“In heavily regulated industries like pharmaceuticals, you may not be able to provide a service at all if there is no mutual recognition of standards and qualifications,” Torbett commented. “The businesses in our industry have tried to cover every eventuality. But the current political indecision is now impacting them in terms of their preparations for the future.”
A similar message was put forward by Alastair Evans, Head of Government Policy & Affairs at insurers Lloyd’s of London. He pointed out that as a UK financial services business, Lloyd’s was likely to lose its ‘passport’ to operate freely within the EU single market after Brexit.
“Once we leave the EU we’ll encounter market barriers if we continue to trade from London. That has forced us into setting up a 50-strong subsidiary business in Brussels,” Evans told MPs.
Most of the witnesses told the Committee that they had been consulted by relevant UK government departments about their priorities for future trade agreements with countries such as the US and Australia after Brexit.
But Alison Hook was adamant that, for the legal profession, the most important thing was to secure continuity of business with the EU. “That’s much more important than any other trade deal,” she insisted.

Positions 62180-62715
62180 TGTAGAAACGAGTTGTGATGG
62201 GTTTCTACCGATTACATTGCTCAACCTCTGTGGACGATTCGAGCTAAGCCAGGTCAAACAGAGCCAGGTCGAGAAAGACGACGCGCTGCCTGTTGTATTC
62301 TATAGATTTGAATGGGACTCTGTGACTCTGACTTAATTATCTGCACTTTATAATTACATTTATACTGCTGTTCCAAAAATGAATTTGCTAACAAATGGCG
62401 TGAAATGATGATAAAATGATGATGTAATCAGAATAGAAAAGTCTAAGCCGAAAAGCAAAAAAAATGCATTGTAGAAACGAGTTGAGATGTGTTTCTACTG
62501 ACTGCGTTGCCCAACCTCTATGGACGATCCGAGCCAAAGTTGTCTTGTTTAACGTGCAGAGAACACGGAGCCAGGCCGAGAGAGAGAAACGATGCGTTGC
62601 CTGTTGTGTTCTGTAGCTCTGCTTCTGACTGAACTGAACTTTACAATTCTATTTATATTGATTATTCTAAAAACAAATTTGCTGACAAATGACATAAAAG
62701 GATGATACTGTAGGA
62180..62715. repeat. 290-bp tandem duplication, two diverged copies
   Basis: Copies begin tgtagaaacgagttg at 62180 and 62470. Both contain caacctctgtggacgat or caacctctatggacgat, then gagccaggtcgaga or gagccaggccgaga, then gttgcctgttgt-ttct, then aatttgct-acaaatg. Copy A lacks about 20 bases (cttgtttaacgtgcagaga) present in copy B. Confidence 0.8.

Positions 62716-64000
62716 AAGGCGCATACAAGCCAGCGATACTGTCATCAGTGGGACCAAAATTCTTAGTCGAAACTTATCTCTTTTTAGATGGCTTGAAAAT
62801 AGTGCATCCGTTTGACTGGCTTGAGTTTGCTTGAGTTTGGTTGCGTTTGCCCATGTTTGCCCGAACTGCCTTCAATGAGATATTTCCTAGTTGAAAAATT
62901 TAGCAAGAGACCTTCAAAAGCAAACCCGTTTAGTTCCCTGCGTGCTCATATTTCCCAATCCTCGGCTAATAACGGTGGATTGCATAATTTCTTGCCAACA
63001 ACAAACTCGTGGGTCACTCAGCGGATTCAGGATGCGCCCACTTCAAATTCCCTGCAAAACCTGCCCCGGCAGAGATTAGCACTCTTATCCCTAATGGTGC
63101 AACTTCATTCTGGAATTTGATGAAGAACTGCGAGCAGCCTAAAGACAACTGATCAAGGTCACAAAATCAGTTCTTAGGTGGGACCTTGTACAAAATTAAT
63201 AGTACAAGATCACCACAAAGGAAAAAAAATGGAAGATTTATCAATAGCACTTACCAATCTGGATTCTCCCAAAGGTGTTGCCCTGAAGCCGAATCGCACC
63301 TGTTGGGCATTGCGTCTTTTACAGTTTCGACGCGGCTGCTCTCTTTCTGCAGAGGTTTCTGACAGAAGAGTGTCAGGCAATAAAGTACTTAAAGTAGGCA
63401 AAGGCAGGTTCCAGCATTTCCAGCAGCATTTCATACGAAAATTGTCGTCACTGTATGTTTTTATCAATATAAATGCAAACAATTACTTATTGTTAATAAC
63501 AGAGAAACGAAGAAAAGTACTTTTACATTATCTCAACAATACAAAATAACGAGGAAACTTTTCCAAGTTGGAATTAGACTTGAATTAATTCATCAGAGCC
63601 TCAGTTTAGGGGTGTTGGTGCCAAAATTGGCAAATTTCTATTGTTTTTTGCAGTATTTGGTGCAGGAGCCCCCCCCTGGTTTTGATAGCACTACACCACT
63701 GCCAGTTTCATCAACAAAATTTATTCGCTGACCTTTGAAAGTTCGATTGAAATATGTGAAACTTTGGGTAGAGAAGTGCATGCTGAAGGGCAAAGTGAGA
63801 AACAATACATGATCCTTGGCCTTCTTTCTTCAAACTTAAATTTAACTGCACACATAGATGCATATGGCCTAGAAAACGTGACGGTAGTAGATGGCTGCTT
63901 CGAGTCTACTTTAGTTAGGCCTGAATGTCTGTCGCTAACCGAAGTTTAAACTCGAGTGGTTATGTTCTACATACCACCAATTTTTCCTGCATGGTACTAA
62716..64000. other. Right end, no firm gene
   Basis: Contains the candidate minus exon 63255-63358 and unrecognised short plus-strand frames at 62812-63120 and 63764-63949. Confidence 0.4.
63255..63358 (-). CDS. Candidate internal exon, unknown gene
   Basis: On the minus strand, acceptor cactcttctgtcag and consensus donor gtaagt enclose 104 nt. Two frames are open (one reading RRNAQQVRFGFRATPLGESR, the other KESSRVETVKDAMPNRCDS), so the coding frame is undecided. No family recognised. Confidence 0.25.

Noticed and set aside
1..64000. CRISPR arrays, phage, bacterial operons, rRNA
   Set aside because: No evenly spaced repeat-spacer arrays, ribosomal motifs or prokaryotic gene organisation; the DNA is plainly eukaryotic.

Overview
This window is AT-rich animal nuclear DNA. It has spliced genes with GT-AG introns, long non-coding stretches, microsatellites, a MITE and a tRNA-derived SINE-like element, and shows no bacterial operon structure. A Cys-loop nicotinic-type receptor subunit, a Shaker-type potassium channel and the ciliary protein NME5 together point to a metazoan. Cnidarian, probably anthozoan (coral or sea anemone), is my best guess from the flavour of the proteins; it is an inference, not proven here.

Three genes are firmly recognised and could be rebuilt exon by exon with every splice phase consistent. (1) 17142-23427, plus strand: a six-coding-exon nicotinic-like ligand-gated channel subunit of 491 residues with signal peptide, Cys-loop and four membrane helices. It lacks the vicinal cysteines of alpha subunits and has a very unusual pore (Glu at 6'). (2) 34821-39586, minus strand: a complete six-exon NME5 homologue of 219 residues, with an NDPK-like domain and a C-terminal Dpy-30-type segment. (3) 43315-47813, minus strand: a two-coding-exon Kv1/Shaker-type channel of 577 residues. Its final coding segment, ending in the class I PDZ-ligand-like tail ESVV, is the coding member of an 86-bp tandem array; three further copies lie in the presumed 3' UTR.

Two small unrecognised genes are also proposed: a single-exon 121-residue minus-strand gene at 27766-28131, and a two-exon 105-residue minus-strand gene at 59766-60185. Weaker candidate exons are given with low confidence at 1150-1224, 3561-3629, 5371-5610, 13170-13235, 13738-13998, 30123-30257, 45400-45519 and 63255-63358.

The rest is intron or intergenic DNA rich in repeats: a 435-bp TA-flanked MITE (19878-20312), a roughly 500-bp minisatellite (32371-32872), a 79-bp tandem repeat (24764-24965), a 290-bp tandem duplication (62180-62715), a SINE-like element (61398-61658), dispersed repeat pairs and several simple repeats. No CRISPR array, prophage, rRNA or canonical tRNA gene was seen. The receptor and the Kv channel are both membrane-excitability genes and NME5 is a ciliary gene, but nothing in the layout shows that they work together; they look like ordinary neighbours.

Brexit causing ‘Huge reputational damage’
Hook was fiercely critical of the government’s handling of Brexit, saying that the current confusion was causing “huge reputational damage to the English legal sector”.
Within the EU, she said, business relationships were being “really seriously damaged” by the fallout from Brexit – and it was triggering a range of responses from the professional legal bodies in each member state.
“Initially there was a sense of pity — now it’s turned into irritation. Some Bar Associations see Brexit as an opportunity for them. Some are saying that their approach will be essentially protectionist and that they will try to keep us out of their market, while others will be more accommodating.
“In the rest of the world, meanwhile, there is complete and utter bemusement at what’s going on,” she concluded.